She began studying voice as a teenager at the prestigious Providence Academy of Music with Ada, Baroness Lacombe, an Italian prima donna. Not long afterward, in 1883, when she was only fourteen, Sissieretta met and married David Richard Jones a newspaperman ...

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Diane Epstein

Discovering Sissieretta Jones is like uncovering a buried treasure. In the twenty-first century, her name may not be a household word, but she was a well-known and respected performer in her time.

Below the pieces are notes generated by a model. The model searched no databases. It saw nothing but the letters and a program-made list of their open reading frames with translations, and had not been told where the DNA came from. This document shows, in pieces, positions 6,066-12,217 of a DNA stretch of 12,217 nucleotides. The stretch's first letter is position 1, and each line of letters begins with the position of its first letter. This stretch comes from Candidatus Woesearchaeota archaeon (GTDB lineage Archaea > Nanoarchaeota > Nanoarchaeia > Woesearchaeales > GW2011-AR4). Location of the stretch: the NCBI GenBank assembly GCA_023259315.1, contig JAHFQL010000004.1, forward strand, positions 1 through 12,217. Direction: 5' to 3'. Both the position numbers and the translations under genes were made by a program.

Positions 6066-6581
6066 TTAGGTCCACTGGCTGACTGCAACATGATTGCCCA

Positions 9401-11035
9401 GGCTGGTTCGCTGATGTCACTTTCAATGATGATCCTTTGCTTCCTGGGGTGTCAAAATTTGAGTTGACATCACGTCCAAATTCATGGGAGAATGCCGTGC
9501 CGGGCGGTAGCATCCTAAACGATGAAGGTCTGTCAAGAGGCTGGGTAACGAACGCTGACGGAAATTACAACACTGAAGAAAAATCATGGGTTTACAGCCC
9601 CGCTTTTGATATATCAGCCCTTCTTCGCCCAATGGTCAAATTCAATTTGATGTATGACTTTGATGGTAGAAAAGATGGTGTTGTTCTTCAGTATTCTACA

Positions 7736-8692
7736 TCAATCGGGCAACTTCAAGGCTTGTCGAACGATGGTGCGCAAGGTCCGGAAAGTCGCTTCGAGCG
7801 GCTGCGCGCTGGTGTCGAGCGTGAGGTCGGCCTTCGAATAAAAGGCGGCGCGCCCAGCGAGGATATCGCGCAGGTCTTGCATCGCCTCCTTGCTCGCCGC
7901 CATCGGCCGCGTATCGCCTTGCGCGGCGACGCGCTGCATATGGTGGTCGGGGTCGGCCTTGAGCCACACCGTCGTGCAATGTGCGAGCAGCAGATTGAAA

Jones was born Matilda Sissieretta Joyner in 1869 in Portsmouth, Virginia, in a middle-class environment. Her father, Malachi Joyner, was a Baptist minister. Her mother, Henrietta Beale Joyner sang in the church choir and is said to have had a wonderful soprano voice This appears to be where young Sissieretta inherited her own naturally beautiful voice It was obvious by the time she was five years old that she had a gift and her family was instrumental in promoting her talent To give her a chance for formal music study the family moved from Virginia to Providence Rhode Island She now could study classical voice at Providence Academy of Music From the Providence Academy Jones ...